EU imposes ban on Serb trade

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EUROPE TIGHTENED the screws on President Slobodan Milosevic yesterday, approving plans to choke off fuel supplies, targeting the Yugoslav leader personally and making it illegal to assist the repair of economic assets destroyed by Nato air strikes.

Despite the oil embargo's potential for provoking tensions with Moscow the package is calculated to heighten the political isolation of Belgrade and its ruling elite.

Yugoslavia buys about 50,000 tonnes of crude a month from Moscow. Russia's Foreign Minister, Igor Ivanov, yesterday said only the United Nations could impose sanctions, and that a Nato-backed embargo would not be binding on Russia.

A spokesman from the Fuel and Energy Ministry was more categoric: Russian oil deliveries will continue, he said.

The new European Union measures were put in place as Tony Blair warned that the economic and military campaign against Yugoslavia would intensify until the Milosevic regime backed down.

On his return from the Nato summit in Washington, the Prime Minister rejected charges from within his own party that he is Nato's most "hawkish" leader but said there was no question of compromise with the Serb leader over the alliance's demands for restoring peace to Kosovo.

"In respect of being a hawk or not a hawk, it's nothing to do with that. Having taken this action, we have got to see it through," Mr Blair told the Commons.

"Some of the stories of the cruelty and barbarity practised by Serb militia are evil beyond belief... Nato will and must prevail. It is our collective task now to make that victory, of justice over evil, a reality for Kosovo's long-suffering people," he said.

He warned that "grave consequences" would follow if Mr Milosevic attempted to destabilise the region with military action in the pro-Western Yugoslavia republic of Montenegro, and in Hungary, Romania, Macedonia, Albania and Bulgaria.

"It is not an aim of military action to remove Milosevic, but while Milosevic remains in power, the security of the region is more difficult," he said.

Meeting in Luxembourg, EU foreign ministers extended a travel ban on Belgrade businessmen to people with close ties to the Milosevic regime and family. President Milosevic and his cronies will also be brought under the scope of a freeze on assets held by the Yugoslav government. "The package is getting tighter and tighter," said one EU diplomat. "This means that if the telephone system is bombed people cannot export mobile phones to help communications. The problem, of course, is enforcement."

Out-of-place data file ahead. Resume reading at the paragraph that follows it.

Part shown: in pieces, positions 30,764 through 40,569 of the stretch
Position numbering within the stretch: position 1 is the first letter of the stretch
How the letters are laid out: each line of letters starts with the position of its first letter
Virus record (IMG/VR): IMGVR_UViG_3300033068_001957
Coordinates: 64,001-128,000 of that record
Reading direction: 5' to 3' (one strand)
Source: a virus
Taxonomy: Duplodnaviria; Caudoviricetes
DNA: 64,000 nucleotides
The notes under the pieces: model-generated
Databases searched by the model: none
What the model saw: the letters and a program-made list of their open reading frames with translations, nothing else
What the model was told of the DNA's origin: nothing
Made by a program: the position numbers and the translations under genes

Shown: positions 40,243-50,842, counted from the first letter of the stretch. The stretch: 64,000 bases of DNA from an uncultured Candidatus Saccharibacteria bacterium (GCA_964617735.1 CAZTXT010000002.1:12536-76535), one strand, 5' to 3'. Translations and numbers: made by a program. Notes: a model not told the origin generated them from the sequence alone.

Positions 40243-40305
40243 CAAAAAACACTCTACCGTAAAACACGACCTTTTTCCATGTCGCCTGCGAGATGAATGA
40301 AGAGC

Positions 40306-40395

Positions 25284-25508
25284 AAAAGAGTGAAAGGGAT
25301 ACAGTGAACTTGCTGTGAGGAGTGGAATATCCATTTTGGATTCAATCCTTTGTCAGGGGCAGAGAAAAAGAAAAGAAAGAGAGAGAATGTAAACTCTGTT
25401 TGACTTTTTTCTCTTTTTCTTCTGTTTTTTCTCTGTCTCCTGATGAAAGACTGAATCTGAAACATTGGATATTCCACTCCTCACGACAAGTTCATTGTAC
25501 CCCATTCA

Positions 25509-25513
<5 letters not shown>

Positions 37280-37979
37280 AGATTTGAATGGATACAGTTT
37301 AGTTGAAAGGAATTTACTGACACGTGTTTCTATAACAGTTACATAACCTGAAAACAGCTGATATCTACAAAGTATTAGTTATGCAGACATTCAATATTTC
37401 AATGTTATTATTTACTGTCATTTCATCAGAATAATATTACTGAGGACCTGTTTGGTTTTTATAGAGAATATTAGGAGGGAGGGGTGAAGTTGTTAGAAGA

The EU is stepping up pressure on eastern European countries that aspire to membership of the bloc to back the oil embargo. Joschka Fischer, Germany's Foreign Minister, said the sanctions package represented "a broad recognition of the seriousness of the situation and a general desire to pursue the policy adopted so far".

Mr Fischer moved to defuse concern over the oil blockade and the fear that Nato warships will seek to stop and search Russian ships. The Washington summit had not gone that far, he said. The EU ban will be policed by member states.

EU ministers failed to agree a full ban on sporting contacts with Yugoslavia, and neutral countries expressed reservations about the Nato action. However, both Rome and Athens agreed to the oil embargo despite earlier reservations.

Meanwhile Strobe Talbott, the US envoy, is due in Moscow today and Kofi Annan, the UN secretary-general, will visit later this week. Despite potential tensions over the oil embargo, relations between Nato and Moscow have softened. Nato has stressed the importance of Russia's role as possible mediator. Russia has toned down its anti-Nato rhetoric. It is eyeing prizes down the road - the glory of eventually playing peacemaker, and the prospect that the Yugoslav conflict will ultimately damage Nato.